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Reacting to pro-family pressure: Boston St. Patrick’s Day Parade restricts banners of “gay” contingents. A step in the right direction!
LGBT “Boston Pride” unit unrecognizable to most onlookers.
But boycotted by Catholic groups. Parade was mostly military and secular.
Next year: Will parade go back to being family-friendly?
POSTED: March 24, 2016
Reacting to an avalanche of emails and phone calls stemming from nearly 6,000 pro-family Catholics and others signing an online petition, the organizers of the March 20 South Boston St. Patrick’s Day Parade restricted the two “gay” contingents in the parade from displaying any LGBT-identifying banners or other paraphernalia besides a primary banner identifying themselves.
As a result, the “Boston Pride” LGBT group of marchers and their decorated trolley car was virtually unrecognized by the crowds on the street as a “gay” group. (Boston Pride organizes the annual “Gay Pride Week” activities.) One local resident who lives on the parade route told us he looked for it from his window and never saw it. The other group, “OutVets” was more recognizable because of their primary banner and one partial rainbow flag they sneaked in.
As we reported earlier, the Catholic Action League of Massachusetts and MassResistance called on pro-family people to demand that the organizers remove the name of “St. Patrick” from the parade because the inclusion of anti-Catholic homosexual groups made it impossible to honor a Catholic saint. An online petition was also set up, generating thousands of emails from angry Catholics to the parade organizers. Nearly 6,000 people responded – not only from Massachusetts but across the U.S. and as far away as Europe, Australia, South America, and India.
Catholic Action League’s executive director C.J. Doyle described the presence of the homosexual groups as "an affront to everything Saint Patrick believed in and labored for throughout his life." He added, “Saint Patrick's Day parades were not established to promote public acceptance of the mortal sin of sodomy… These groups are shamelessly exploiting the name of a Catholic saint to advance their anti-Catholic ideology."
Instead, said Doyle, just call it the “Evacuation Day” Parade. The parade is now officially known as the South Boston St. Patrick’s Day / Evacuation Day Parade -- also commemorating the Evacuation of the British army from Boston on March 17, 1776 during the Revolutionary War. It has always had a large number of military contingents, and is organized by the South Boston Allied War Veterans Council.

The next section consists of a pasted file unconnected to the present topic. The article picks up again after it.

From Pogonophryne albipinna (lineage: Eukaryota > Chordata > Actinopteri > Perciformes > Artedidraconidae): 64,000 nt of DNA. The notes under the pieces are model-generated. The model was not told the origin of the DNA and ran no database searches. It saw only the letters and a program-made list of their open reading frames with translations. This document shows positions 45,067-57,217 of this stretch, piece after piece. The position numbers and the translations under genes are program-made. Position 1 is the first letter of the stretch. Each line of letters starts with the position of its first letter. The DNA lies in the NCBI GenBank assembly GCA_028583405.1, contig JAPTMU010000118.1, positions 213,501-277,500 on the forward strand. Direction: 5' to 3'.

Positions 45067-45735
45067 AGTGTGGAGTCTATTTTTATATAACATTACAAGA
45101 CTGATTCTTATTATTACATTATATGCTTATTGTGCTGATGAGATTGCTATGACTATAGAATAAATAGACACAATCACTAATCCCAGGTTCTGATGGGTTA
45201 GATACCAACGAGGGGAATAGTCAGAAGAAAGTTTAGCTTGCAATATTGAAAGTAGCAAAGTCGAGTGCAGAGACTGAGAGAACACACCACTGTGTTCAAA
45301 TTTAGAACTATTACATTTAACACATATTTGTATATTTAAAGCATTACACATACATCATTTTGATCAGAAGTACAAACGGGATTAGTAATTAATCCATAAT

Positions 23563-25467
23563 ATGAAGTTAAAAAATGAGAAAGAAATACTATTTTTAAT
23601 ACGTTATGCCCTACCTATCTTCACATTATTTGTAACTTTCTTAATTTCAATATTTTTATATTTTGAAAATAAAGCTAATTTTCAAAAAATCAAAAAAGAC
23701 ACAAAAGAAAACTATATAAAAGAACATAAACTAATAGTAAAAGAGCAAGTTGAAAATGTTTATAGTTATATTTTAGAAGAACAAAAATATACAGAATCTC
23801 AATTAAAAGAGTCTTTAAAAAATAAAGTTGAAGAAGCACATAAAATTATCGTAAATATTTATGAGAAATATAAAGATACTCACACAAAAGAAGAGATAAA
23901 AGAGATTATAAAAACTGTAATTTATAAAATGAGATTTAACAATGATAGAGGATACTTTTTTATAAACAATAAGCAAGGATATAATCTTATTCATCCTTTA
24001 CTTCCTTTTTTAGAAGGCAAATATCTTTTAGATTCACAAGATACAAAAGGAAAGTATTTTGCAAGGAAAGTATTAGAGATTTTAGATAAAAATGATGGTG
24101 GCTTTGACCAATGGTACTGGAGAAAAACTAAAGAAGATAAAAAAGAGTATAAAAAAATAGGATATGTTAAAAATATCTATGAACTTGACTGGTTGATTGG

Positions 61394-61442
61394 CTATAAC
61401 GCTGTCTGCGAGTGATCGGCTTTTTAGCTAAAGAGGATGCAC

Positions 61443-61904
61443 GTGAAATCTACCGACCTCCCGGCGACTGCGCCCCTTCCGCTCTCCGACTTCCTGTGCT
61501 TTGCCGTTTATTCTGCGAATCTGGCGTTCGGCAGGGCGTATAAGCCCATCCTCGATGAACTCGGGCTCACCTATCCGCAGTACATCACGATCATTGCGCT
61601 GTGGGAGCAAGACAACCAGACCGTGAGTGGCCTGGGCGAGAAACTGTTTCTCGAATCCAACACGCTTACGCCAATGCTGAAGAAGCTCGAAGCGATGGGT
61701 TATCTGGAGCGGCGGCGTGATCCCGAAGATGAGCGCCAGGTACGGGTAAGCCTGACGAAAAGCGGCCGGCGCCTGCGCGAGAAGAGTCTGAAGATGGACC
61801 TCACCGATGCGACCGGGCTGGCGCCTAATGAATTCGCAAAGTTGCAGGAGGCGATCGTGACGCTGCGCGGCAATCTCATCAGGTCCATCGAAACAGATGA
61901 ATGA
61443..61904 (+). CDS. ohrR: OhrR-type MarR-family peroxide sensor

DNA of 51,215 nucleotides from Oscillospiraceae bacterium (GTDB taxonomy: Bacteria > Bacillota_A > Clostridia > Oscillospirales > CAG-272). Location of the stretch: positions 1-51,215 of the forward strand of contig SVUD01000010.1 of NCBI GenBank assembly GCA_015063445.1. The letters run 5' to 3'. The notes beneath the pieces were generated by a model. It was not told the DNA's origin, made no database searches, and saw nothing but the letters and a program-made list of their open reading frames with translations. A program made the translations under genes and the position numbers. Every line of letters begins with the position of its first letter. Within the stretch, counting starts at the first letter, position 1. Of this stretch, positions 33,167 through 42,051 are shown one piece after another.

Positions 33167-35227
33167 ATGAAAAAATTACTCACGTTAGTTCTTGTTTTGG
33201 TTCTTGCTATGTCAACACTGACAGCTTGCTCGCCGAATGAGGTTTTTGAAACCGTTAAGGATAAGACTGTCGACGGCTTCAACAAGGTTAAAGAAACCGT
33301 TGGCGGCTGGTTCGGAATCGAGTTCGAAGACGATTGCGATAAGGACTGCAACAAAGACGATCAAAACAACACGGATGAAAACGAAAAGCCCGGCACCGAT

Organizers react to pro-family pressure
At first, the parade organizers answered many of the emails from Catholics with curt and very rude comments. But later they became more polite. As one member of the South Boston Allied War Veterans Council told MassResistance, things began to change as they saw the volume of outrage.
As the parade date neared, the organizers felt they could not simply “dis-invite” the two LGBT groups because the former pro-“gay” Council Commander (who recently stepped down) had specifically invited them. So they decided to make the groups strictly adhere to the rules that no ancillary banners or other paraphernalia advertising homosexuality (or any political or social cause) would be allowed. We were told that the two groups were checked as they lined up that morning, just to be sure.
Boycott this year by Catholic groups
Unlike previous years, the parade this year had virtually nothing Catholic about it. For 25 years the “trademark” float of the parade has been the large float of Saint Patrick blessing the children from the Immaculate Heart of Mary School. But starting last year, they pulled out, as did others. There were no identifiable Catholic contingents at all, except for one liberal Catholic high school from New Hampshire that brought its marching band.
Instead, the parade was dominated by units representing military, police, business, unions, and other secular organizations. Of the 125 contingents we observed, only 11 were schools or youth group marchers, 5 were groups of politicians, and 3 were Protestant churches. There were a few secular Irish groups.
And with the Catholic groups out, a lot of the funding for the parade disappeared. Usually, conservative Catholic businessmen write checks for the parade. But not this year. We were told by a Council member that they were badly hurting for money. One of the parade contingents was a group of young people passing buckets for donations.
Not covered by the mainstream media
Not surprising, neither of the two major newspapers, nor the local TV news stations would report on this controversy, despite regular press releases from the Catholic Action League. The Boston Globe, in particular, focused on the wonderful new “diversity” that the homosexual groups represented, and, of course, that “there’s no turning back now.”
Next year . . . back to sanity?
We were also told that next year, with different Council members running the parade, it’s likely that “gay” groups won’t be allowed – in line with the 1995 US Supreme Court decision. That would likely anger the Mayor of Boston and cause another big fight with his administration, but (as of now) the Council seems willing to do it, we were told.
The fact that the homosexual groups took a step backwards, so to speak, and could not march with their gaudy in-your-face rainbows was surely upsetting to them. We’ll take a victory any place we can get it – and we’ll be fighting even harder next year!